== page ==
White House protests Pussy Riot's two-year prison sentence

The White House on Friday protested the conviction and “disproportionate” two-year sentence handed down against three members of the punk band Pussy Riot, whose trial in Moscow for "hooliganism" has sparked an international outcry. 

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Josh Earnest, a spokesman for President Obama, said the United States was "disappointed" by the guilty verdict against musicians Nadezhda Tolokonnikova, Maria Alyokhina and Yekaterina Samutsevich.

"The United States is disappointed by the verdict, including the disproportionate sentences that were granted," Earnest told reporters. 

"While we understand the group's behavior was offensive to some, we have serious concerns about the way these young women — about the way that these young women have been treated by the Russian judicial system."

Victoria Nuland, a department spokeswoman, said in a statement the United States fears the chilling impact the case could have on individual freedoms. 

“The United States is concerned about both the verdict and the disproportionate sentences handed down by a Moscow court in the case against the members of the band Pussy Riot and the negative impact on freedom of expression in Russia,” Nuland said. “We urge Russian authorities to review this case and ensure that the right to freedom of expression is upheld.”

The sharp response came after a Russian court founded the band members guilty of "hooliganism driven by religious hatred" for an unscheduled performance held at a Moscow cathedral in March. The Pussy Riot musicians were protesting Vladimir Putin during his bid to regain the Russian presidency. The band called on the Virgin Mary to save them from Putin, according to reports.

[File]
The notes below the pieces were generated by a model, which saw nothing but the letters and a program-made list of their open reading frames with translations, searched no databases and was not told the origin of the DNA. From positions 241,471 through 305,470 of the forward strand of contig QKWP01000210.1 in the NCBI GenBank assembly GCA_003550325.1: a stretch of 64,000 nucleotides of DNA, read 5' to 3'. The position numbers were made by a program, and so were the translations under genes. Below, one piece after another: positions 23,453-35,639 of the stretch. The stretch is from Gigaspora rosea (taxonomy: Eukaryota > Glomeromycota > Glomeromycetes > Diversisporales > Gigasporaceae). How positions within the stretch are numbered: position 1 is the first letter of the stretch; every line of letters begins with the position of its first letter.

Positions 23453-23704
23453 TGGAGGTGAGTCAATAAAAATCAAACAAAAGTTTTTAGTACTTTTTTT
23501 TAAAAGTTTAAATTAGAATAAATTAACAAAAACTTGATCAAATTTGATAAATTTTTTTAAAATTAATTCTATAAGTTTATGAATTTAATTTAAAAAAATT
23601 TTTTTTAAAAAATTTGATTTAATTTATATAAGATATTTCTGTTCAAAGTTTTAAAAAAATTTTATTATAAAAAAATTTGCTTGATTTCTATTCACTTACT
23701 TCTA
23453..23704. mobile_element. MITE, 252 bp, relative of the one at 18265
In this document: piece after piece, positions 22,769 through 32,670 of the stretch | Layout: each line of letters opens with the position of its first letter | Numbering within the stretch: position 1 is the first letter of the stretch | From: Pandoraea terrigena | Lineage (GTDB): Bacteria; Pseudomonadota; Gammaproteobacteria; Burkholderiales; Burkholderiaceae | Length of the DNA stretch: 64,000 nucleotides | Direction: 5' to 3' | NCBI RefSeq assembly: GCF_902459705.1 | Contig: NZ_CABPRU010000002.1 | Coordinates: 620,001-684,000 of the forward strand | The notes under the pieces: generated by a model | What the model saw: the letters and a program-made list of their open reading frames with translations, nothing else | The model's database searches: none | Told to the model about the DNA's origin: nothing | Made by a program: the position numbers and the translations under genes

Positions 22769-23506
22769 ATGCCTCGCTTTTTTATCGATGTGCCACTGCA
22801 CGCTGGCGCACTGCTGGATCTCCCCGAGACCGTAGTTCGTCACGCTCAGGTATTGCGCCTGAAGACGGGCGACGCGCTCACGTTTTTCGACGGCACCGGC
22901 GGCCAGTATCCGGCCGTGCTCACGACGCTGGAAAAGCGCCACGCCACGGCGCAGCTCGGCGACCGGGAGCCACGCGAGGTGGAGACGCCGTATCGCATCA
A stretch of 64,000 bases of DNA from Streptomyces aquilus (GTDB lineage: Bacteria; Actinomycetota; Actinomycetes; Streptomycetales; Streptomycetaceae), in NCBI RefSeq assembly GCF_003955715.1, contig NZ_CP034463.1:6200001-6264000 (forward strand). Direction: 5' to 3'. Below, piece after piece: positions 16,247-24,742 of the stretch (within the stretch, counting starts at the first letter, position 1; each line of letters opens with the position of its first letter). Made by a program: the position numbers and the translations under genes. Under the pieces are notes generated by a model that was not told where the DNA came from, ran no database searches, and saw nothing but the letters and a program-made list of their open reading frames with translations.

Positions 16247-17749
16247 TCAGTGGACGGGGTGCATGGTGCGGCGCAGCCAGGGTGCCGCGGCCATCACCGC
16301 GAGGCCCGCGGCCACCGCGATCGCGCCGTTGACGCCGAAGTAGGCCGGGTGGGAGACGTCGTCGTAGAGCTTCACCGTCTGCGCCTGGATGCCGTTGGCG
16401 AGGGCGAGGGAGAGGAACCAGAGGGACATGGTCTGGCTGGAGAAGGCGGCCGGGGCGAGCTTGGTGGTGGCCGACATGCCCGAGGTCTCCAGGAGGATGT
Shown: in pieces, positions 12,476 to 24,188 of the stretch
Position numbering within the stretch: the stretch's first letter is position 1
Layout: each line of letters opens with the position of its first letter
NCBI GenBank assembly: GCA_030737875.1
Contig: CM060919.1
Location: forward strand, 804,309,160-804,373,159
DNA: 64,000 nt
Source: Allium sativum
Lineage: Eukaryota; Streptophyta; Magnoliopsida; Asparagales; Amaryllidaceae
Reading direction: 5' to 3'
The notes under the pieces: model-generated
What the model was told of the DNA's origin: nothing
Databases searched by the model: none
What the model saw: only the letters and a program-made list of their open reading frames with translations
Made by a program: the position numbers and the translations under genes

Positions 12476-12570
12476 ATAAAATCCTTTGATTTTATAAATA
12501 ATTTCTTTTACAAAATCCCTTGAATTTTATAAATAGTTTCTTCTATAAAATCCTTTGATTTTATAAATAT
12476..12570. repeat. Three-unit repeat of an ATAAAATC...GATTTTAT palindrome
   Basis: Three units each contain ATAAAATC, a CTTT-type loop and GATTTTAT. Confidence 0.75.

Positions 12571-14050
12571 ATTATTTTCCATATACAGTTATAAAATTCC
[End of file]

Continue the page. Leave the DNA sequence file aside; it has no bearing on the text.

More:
The conviction and sentence also drew an angry complaint from Sen. Kelly AyotteKelly AyotteTim Kaine backs call to boost funding for Israeli missile defense Clinton brings in the heavy hitters Kasich doesn't regret skipping convention MORE (R-N.H.), who said Putin should be ashamed of himself over the band's treatment. 

“Shame on Putin regime for sentencing female punk band to 2 [years] in jail for speaking out against oppression,” Sen. Kelly Ayotte (R-N.H.) wrote on her Twitter feed.

Ayotte will be a speaker at the Republican National Convention in Tampa, Fla., later this month, and was mentioned as a possible running mate to presumptive GOP presidential nominee Mitt Romney before the selection of Rep. Paul RyanPaul RyanBiden should have been the clear choice for vice president Trump, Clinton intelligence briefings likely to start next week Clinton maps out first 100 days MORE (R-Wis.).

The Pussy Riot case has sparked the ire of the freedom-of-speech advocates around the world. The State Department called the charges “deeply concerning” when the band was detained in March.

Protesters gathered outside the court in Moscow on Friday and chanted “Russia without Putin,” leading to several arrests, according to The Associated Press.

After separate charges were made against a Russian activist, the State Department called the arrests politically motivated.

“All of these developments raise serious concerns about the politically motivated prosecutions of the Russian opposition and pressure on those who express dissenting views,” State Department press director Patrick Ventrell said last month.

“What we’ve seen are some serious concerns about the politically motivated prosecutions of the Russian opposition. So we’re deeply concerned,” he said.